|11-9141||Property, real estate, and community association managers||1,659,030||1,735,545||76,515||5%||105,189||6%||105,189||$8.98||Bachelor's degree|
|13-2011||Accountants and auditors||1,537,886||1,572,339||34,453||2%||60,744||4%||60,744||$24.12||Bachelor's degree|
|47-1011||First-line supervisors/managers of construction trades and extraction workers||772,639||782,208||9,569||1%||25,807||3%||25,807||$24.22||Work experience in a related field|
|11-1011||Chief executives||624,632||638,375||13,743||2%||31,432||5%||31,432||$42.89||Degree plus work experience|
|51-4121||Welders, cutters, solderers, and brazers||393,402||389,733||(3,669)||(1%)||14,478||4%||14,478||$17.01||Long-term on-the-job training|
|47-2073||Operating engineers and other construction equipment operators||385,565||387,821||2,256||1%||11,029||3%||11,029||$20.07||Moderate-term on-the-job training|
|49-9041||Industrial machinery mechanics||295,743||295,944||201||0%||7,225||2%||7,225||$21.28||Long-term on-the-job training|
|49-3042||Mobile heavy equipment mechanics, except engines||136,273||137,287||1,014||1%||4,152||3%||4,152||$21.39||Postsecondary vocational award|
|23-2093||Title examiners, abstractors, and searchers||111,048||114,125||3,077||3%||4,816||4%||4,816||$17.71||Moderate-term on-the-job training|
|47-5071||Roustabouts, oil and gas||84,956||87,086||2,130||3%||3,964||5%||3,964||$15.57||Moderate-term on-the-job training|
|53-7032||Excavating and loading machine and dragline operators||76,507||76,861||354||0%||3,057||4%||3,057||$17.28||Moderate-term on-the-job training|
|51-8093||Petroleum pump system operators, refinery operators, and gaugers||55,293||56,066||773||1%||2,517||5%||2,517||$25.89||Long-term on-the-job training|
|47-5013||Service unit operators, oil, gas, and mining||49,695||50,932||1,237||2%||2,320||5%||2,320||$18.50||Moderate-term on-the-job training|
|47-5081||Helpers, extraction workers||44,007||45,058||1,051||2%||1,985||5%||1,985||$16.29||Short-term on-the-job training|
|19-2042||Geoscientists, except hydrologists and geographers||42,828||44,312||1,484||3%||2,719||6%||2,719||$35.45||Master's degree|
|19-4041||Geological and petroleum technicians||32,467||33,939||1,472||5%||2,642||8%||2,642||$19.27||Associate's degree|
|47-5012||Rotary drill operators, oil and gas||32,882||33,372||490||1%||1,296||4%||1,296||$24.74||Moderate-term on-the-job training|
|17-2171||Petroleum engineers||30,888||32,194||1,306||4%||2,009||7%||2,009||$50.02||Bachelor's degree|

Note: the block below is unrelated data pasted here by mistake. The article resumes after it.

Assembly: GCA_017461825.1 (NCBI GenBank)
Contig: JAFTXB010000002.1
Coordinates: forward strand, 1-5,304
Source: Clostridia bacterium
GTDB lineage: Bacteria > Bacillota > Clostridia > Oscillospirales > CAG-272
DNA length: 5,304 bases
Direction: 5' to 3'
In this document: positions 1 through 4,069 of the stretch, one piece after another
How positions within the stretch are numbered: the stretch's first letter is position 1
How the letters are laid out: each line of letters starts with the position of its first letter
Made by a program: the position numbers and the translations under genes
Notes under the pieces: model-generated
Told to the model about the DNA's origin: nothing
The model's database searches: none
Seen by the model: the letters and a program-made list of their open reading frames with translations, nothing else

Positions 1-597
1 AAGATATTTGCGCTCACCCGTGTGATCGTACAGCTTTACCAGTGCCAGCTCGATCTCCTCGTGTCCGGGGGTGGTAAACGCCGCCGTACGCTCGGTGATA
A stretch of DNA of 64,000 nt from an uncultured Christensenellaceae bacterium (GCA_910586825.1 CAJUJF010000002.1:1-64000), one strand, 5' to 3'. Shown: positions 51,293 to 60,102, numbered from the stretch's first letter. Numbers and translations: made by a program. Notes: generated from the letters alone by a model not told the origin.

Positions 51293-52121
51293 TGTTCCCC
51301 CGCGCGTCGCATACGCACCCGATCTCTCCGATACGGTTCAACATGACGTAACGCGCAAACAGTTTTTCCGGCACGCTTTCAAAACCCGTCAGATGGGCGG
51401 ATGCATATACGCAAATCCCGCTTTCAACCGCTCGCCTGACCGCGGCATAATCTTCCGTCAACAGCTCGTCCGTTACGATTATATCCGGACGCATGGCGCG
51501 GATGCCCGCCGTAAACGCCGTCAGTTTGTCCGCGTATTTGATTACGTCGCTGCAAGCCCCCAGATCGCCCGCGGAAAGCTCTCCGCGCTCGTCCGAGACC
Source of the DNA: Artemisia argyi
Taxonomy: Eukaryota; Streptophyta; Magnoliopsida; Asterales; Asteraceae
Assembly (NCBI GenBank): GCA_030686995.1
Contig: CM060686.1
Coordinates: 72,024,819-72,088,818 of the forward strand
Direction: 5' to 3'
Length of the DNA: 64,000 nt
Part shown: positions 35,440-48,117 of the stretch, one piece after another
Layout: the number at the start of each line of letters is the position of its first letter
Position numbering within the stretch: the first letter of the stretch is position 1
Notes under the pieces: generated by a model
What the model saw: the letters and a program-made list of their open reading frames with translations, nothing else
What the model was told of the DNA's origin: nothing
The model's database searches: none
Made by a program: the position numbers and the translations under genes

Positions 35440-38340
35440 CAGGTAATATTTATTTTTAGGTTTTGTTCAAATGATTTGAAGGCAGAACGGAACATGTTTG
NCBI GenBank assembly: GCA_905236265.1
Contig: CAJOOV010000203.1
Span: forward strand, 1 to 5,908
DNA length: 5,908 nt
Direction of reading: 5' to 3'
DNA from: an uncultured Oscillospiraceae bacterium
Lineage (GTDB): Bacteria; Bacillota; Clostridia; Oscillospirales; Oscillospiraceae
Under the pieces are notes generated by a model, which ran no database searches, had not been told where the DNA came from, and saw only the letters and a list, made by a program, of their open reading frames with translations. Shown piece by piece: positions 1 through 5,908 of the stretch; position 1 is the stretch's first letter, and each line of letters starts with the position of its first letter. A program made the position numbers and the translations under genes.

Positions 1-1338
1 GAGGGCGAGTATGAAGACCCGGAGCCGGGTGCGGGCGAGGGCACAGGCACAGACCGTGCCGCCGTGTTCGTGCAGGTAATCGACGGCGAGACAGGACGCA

|47-5011||Derrick operators, oil and gas||27,527||27,979||452||2%||1,117||4%||1,117||$20.57||Moderate-term on-the-job training|
|53-7073||Wellhead pumpers||24,268||24,795||527||2%||1,379||6%||1,379||$17.69||Moderate-term on-the-job training|
|47-5099||Extraction workers, all other||21,049||22,027||978||5%||1,360||6%||1,360||$17.10||Moderate-term on-the-job training|
|47-5049||Mining machine operators, all other||14,535||15,129||594||4%||904||6%||904||$17.61||Moderate-term on-the-job training|
|47-5041||Continuous mining machine operators||14,541||14,507||(34)||0%||496||3%||496||$21.37||Moderate-term on-the-job training|
|Source: EMSI Complete Employment - 2011.4 BETA|
1. High Demand: Managers
When considering a sector like this, most job-seekers likely have images of coveralled workers on the frozen tundra or an oil derrick (like our illustration at the top of the article!). However, property managers and “managers, all other” are two of the top-demand occupations. Furthermore, general and operations managers, CEOs, and first line supervisors make up a major part of the employment and also have a lot of projected demand. The big thing to note about these various management positions is the difference in wages. Property managers make only $9 an hour, “managers, all other” makes just over $18 per hour, and operations managers make about $43 per hour. Wages can differ region to region, so we would encourage local analysis as well. For a general sense of what these jobs actually entail, we have included a standard description of three of them below. NOTE: The occupation definitions come straight from the Bureau of Labor Statistics’ Standard Occupational Classification System.
2. Highest Paid: Engineers, Scientists, and Managers
At $50 per hour, petroleum engineers are the highest paid. Based on the data for new and replacement jobs, we are estimating that there will be at least 3,000 positions for petroleum engineers. Other high-paying jobs are general operations managers ($43 per hour), CEOs ($43 per hour), geoscientists ($35 per hour) and petroleum pump operators ($26 per hour). Below is a description of non-management jobs that job-seekers might want to consider.
3. Most Abundant Need: Technicians, Operators, and Skilled Trades
Most of the jobs (we identified 17 out of the top 27 in our staffing pattern) are technical occupations. These generally require moderate or long-term on-the-job training, and pay from $15 an hour for jobs such as roustabouts and extraction workers, up to $25 per hour for pump operators, drill operators and heavy equipment mechanics. Across the entire sector, the construction, extraction and maintenance jobs make up more than 50% of the total employment. These tend to be the types of jobs people think about when you mention this sector–the jobs where you get your hands dirty. Below is a quick description of three of the more common jobs we found.
4. Don’t Forget to Mention: Administrators
As with any industry, there are lot of folks who keep the books, contracts, and numbers all in order. And as operations increase, so will the need for people like bookkeepers ($16 per hour) and accountants ($24 per hour).
So generally, the domestic prospects for the mining, oil and gas extraction are good. We are also seeing that this relatively small sector is having big impacts on different state economies. See here, here and here for how the industry is changing the face of North Dakota.
lllustration by Mark Beauchamp